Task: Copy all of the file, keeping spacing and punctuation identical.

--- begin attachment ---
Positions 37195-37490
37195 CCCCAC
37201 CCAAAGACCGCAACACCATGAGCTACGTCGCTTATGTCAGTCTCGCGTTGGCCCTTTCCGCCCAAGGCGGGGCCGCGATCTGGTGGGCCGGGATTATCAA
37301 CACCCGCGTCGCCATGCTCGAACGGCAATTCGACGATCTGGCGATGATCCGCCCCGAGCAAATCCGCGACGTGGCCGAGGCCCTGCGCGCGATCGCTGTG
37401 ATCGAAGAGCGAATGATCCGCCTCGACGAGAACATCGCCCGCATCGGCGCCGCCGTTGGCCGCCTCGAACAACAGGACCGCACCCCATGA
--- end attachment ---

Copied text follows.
Positions 37195-37490
37195 CCCCAC
37201 CCAAAGACCGCAACACCATGAGCTACGTCGCTTATGTCAGTCTCGCGTTGGCCCTTTCCGCCCAAGGCGGGGCCGCGATCTGGTGGGCCGGGATTATCAA
37301 CACCCGCGTCGCCATGCTCGAACGGCAATTCGACGATCTGGCGATGATCCGCCCCGAGCAAATCCGCGACGTGGCCGAGGCCCTGCGCGCGATCGCTGTG
37401 ATCGAAGAGCGAATGATCCGCCTCGACGAGAACATCGCCCGCATCGGCGCCGCCGTTGGCCGCCTCGAACAACAGGACCGCACCCCATGA